It will position India as a responsible nation tackling antimicrobial resistance, besides improving conditions in preventing the menace
Earlier this week, the Union Ministry of Environment, Forest and Climate Change (MoEF&CC) put out the draft standards for antibiotic residues in the treated effluents of the pharmaceutical industry. The draft, which will be titled the Environment (Protection) Amendment Rules, 2019, provides stringent limits for 121 antibiotics.
It is also applicable to treated effluents from common effluent treatment plants (CETP) with membership of bulk drug and formulation units.
The draft rules have been put out for 60 days in order to elicit comments from the public. If notified, India will become the first country in the world to have legally enforceable discharge limits for antibiotics in waste from the pharmaceutical industry.
The pharma industry is a known hot spot with respect to Antimicrobial Resistance (AMR), which is a rising public health threat.
It all started when the Delhi-based non-profit Centre for Science and Environment (CSE) pushed for setting standards for antibiotics in waste from the pharmaceutical industry as part of the team that developed India’s national action plan on AMR in 2016.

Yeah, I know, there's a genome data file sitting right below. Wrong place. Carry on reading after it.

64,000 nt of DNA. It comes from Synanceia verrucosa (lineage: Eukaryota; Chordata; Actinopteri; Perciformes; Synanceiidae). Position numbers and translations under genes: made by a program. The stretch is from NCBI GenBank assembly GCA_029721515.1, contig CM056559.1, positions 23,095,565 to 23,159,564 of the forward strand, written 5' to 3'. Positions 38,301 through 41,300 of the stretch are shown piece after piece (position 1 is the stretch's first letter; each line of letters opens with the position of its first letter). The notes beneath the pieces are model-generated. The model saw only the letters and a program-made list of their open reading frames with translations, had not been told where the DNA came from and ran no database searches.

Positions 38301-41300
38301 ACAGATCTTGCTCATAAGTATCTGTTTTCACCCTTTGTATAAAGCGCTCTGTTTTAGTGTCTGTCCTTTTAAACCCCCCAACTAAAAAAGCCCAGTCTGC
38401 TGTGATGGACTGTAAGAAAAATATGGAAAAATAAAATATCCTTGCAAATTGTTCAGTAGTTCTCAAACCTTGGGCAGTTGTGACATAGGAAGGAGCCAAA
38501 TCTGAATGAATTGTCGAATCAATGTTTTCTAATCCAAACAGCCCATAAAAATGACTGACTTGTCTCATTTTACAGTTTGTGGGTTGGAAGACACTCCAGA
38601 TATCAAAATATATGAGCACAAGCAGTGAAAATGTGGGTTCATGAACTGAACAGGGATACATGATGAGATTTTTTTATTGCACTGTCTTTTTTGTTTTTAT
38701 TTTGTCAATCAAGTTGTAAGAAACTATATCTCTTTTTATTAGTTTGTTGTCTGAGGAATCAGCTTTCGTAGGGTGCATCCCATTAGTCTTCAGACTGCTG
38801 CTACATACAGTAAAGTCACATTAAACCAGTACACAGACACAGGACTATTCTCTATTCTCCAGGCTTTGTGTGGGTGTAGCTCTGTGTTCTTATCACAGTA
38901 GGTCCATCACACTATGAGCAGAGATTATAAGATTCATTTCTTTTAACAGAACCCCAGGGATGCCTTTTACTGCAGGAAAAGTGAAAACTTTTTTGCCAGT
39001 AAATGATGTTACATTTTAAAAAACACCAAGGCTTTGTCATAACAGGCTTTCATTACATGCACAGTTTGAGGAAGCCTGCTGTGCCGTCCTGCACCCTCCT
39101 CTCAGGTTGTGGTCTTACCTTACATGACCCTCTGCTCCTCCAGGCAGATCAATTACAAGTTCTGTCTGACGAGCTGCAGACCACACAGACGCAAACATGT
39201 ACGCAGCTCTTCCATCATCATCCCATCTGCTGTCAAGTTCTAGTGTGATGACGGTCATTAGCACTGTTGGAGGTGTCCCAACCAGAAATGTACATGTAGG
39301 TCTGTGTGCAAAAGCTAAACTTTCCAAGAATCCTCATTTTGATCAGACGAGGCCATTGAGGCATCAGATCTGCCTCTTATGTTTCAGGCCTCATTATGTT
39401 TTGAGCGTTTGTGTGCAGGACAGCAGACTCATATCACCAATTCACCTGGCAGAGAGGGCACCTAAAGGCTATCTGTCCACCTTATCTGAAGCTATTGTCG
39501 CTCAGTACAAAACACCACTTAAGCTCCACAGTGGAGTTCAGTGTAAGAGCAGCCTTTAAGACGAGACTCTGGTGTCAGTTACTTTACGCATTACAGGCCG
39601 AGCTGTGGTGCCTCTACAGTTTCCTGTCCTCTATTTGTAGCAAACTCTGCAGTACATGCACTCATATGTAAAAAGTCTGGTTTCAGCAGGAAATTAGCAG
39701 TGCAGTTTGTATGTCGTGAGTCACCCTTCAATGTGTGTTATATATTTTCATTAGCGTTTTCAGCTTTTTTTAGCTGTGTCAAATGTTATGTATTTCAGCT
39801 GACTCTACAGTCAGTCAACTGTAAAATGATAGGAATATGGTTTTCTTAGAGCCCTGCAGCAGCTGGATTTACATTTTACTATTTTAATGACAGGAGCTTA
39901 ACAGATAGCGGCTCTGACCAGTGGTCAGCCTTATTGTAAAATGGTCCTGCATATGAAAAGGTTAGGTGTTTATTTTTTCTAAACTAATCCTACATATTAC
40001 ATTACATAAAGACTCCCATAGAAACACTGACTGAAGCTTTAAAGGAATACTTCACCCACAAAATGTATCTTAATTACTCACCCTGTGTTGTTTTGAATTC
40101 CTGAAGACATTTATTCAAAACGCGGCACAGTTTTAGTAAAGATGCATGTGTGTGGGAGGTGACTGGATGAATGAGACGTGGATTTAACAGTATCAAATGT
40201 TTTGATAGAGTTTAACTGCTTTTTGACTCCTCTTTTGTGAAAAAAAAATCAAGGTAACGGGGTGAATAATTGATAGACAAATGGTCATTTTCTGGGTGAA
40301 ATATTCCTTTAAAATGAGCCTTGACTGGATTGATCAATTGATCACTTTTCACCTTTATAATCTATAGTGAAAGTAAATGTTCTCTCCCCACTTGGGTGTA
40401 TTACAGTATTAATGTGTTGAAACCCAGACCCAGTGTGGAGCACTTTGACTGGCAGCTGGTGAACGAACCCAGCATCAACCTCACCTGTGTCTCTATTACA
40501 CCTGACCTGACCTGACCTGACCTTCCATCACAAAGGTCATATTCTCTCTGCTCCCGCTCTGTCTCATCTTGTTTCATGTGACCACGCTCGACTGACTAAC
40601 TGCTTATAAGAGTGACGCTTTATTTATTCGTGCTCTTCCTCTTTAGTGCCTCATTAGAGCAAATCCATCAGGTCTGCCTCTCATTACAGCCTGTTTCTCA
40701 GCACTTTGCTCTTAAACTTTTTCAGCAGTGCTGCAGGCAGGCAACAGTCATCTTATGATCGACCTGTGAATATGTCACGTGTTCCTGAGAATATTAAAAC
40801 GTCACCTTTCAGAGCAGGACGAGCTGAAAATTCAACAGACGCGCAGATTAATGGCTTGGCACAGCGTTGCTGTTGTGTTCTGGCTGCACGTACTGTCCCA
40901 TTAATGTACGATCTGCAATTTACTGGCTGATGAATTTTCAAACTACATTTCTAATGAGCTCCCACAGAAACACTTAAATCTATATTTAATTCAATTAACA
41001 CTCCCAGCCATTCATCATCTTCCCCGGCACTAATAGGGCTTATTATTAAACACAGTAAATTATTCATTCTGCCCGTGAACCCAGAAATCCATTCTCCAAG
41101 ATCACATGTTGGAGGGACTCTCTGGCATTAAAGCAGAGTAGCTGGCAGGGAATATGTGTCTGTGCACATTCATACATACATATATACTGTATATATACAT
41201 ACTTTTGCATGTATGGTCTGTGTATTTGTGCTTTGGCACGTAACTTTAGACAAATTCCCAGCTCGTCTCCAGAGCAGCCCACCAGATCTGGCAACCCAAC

India’s action plan, that was released in April 2017, called for the development of these standards and the Central Pollution Control Board of India (CPCB) in September 2017 constituted an expert panel to take the matter forward and draft such standards.
CSE was part of this panel along with the pharmaceutical industry, scientific community and health experts. It strongly advocated the need and importance of setting these standards to contain AMR. It also said that it was technically and economically feasible to limit antibiotic residues in manufacturing effluents.
“We were clear that antibiotics in waste are hazardous in view of AMR and stringent limits should be set to check their presence in waste from the pharmaceutical industry. We emphasised that India should not wait for other countries to set such standards as we are one of the biggest antibiotic producers and it is our own problem to fix,” Amit Khurana, who was part of the CPCB-led expert panel, said.
Though delayed, the move by the CPCB and the MoEFCC is commendable. It will not only help the Indian AMR scenario but also position India as a responsible nation towards tackling the AMR menace.
Considering that India is one of the largest antibiotic manufacturers globally and also exports a significant amount to other countries, this move is expected to go a long way in containing AMR through industrial pollution sources.
“It is important that this draft does not get diluted and is notified as soon as possible. It will be a milestone in India’s efforts to contain AMR,” Khurana added.
Rajeshwari Sinha is Deputy Programme Manager, Food Safety and Toxins, Centre for Science and Environment, New Delhi
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